Crime in the Age of Technology

  • Oldrich Martinu Europol
  • Gary McEwen Europol
Keywords: Europol, Technology, Cybercrime


The serious and organised crime landscape in the EU has changed drastically in the past years - in large part due to advancements in technology. Criminals quickly adopt and integrate new technologies into their modi operandi or build brand-new business models around them. The use of new technologies by organised crime groups (OCGs) has an impact on criminal activities across the spectrum of serious and organised crime. This includes developments online, such as the expansion of online trade and widespread availability of encrypted communication channels, as well as other aspects of technological innovation such as more accessible and cheaper drone technology, automated logistics, and advanced printing technologies. Technology has become a key component of most, if not all, criminal activities carried out by OCGs in the EU and has afforded organised crime with an unprecedented degree of flexibility. The vital role of technology for organised crime is reflected in the data collected and analysed for the SOCTA 2017 presented by Europol in March 2017. Also the Internet Organised Crime Threat Assessment (iOCTA) issued by Europol in September provides updated findings regarding the misuse of technologies and the internet by criminals. What can the EU’s law enforcement community do to tackle the new challenges of crime in the age of technology?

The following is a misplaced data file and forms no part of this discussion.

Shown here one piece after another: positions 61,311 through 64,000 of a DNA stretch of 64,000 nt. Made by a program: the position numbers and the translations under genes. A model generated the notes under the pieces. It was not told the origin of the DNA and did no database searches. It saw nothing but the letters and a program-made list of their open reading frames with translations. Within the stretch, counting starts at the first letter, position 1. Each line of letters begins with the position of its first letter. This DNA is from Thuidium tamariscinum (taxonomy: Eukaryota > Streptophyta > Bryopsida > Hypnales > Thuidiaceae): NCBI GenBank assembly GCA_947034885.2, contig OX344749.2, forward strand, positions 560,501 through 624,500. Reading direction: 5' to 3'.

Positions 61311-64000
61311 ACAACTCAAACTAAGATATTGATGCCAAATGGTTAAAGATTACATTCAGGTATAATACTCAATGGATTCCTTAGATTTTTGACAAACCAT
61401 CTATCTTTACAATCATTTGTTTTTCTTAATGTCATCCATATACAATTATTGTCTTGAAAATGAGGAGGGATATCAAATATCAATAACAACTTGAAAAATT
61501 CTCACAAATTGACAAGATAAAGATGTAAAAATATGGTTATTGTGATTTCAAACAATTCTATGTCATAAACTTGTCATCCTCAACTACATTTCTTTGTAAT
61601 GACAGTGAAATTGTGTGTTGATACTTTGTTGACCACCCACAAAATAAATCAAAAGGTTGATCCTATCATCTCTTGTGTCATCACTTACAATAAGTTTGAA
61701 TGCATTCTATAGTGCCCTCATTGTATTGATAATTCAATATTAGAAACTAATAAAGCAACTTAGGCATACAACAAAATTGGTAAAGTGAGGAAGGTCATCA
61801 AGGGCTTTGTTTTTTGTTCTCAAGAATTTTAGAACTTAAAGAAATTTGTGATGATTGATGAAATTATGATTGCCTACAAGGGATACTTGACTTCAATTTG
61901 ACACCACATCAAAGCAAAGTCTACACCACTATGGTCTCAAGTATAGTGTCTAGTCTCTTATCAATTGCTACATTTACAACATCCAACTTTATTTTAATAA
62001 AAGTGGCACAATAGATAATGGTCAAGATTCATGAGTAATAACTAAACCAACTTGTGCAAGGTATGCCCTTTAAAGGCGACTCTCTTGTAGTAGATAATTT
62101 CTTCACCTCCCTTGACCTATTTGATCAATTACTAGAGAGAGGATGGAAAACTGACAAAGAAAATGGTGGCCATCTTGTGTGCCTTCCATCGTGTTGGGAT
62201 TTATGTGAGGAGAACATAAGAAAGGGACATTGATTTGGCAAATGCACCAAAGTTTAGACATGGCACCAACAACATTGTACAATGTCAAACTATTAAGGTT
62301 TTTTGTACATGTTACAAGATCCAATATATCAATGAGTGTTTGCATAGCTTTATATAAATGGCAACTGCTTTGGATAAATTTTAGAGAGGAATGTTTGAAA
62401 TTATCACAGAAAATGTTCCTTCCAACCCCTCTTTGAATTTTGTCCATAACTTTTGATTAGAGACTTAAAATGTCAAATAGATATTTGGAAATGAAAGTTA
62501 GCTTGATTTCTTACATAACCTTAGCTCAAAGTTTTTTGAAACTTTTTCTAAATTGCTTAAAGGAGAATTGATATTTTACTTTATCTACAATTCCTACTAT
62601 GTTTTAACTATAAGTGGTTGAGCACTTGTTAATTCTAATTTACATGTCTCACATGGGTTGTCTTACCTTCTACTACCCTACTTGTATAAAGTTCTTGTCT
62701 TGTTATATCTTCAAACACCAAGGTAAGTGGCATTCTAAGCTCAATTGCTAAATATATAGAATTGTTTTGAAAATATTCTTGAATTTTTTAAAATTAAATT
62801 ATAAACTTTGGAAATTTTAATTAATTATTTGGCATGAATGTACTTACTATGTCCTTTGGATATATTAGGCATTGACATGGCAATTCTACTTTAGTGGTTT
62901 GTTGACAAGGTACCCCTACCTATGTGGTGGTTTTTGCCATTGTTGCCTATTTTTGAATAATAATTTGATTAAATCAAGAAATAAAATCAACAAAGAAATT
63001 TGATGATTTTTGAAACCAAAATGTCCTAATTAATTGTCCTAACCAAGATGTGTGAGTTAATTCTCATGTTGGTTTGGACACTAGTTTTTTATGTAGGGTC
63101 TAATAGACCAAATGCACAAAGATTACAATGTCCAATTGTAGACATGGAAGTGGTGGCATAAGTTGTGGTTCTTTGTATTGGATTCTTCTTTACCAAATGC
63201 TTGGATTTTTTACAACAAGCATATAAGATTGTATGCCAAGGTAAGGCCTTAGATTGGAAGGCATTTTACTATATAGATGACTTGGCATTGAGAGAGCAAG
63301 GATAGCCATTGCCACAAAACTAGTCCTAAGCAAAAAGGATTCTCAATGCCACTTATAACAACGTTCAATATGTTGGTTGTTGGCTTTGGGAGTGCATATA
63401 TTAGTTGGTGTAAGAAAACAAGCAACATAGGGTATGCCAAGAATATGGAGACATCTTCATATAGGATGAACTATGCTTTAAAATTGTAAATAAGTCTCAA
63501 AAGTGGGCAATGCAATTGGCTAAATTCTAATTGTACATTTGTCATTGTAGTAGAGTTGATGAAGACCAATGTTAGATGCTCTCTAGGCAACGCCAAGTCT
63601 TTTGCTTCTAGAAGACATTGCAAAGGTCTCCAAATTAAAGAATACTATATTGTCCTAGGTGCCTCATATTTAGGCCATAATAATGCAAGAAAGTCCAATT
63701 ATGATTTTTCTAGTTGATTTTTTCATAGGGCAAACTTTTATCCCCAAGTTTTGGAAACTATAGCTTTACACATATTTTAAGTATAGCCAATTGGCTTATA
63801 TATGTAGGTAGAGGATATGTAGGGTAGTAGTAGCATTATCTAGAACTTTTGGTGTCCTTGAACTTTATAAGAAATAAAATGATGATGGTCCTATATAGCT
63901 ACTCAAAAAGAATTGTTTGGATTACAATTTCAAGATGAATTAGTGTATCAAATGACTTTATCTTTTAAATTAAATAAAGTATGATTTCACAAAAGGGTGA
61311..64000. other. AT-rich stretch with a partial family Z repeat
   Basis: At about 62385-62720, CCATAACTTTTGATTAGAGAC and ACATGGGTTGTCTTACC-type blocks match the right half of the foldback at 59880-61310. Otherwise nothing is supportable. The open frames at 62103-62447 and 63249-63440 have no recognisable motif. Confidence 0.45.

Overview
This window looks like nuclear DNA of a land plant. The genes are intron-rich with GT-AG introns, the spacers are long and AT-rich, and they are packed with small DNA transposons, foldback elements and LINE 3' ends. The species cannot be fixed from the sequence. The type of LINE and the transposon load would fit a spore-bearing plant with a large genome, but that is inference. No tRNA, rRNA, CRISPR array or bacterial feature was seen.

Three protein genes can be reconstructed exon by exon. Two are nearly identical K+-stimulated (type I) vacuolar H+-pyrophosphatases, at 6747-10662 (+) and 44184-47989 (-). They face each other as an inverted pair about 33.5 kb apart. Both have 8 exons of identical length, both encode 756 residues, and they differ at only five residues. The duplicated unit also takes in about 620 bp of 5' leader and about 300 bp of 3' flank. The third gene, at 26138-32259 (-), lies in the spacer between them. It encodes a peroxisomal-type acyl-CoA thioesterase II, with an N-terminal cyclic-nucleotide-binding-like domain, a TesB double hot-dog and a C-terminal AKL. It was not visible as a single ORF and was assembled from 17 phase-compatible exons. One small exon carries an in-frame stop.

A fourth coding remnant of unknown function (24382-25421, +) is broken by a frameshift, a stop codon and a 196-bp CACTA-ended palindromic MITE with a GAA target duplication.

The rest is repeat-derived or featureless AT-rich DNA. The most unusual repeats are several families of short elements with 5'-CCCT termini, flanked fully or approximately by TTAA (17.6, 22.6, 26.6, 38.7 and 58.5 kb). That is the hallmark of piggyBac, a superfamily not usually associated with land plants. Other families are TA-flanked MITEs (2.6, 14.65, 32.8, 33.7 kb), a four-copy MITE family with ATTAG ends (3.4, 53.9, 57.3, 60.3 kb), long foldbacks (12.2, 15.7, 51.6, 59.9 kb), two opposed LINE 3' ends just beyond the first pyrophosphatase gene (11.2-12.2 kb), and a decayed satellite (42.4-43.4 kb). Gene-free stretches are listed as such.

Author Biographies

Oldrich Martinu, Europol

Deputy Executive Director Governance

Gary McEwen, Europol

Strategic Analyst

How to Cite
Martinu, O., & McEwen, G. (2018). Crime in the Age of Technology. European Law Enforcement Research Bulletin, (4 SCE), 23-28. Retrieved from